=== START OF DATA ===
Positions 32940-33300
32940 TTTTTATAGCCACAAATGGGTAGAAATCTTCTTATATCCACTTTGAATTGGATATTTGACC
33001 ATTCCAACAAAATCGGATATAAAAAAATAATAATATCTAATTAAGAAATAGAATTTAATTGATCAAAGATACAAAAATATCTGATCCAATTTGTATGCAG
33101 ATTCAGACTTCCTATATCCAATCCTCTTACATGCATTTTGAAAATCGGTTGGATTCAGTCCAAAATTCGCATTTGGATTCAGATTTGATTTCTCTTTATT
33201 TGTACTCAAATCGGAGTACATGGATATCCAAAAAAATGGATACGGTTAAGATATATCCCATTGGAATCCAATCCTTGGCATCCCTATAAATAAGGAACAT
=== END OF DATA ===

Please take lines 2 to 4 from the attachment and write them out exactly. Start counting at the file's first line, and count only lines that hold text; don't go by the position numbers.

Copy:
32940 TTTTTATAGCCACAAATGGGTAGAAATCTTCTTATATCCACTTTGAATTGGATATTTGACC
33001 ATTCCAACAAAATCGGATATAAAAAAATAATAATATCTAATTAAGAAATAGAATTTAATTGATCAAAGATACAAAAATATCTGATCCAATTTGTATGCAG
33101 ATTCAGACTTCCTATATCCAATCCTCTTACATGCATTTTGAAAATCGGTTGGATTCAGTCCAAAATTCGCATTTGGATTCAGATTTGATTTCTCTTTATT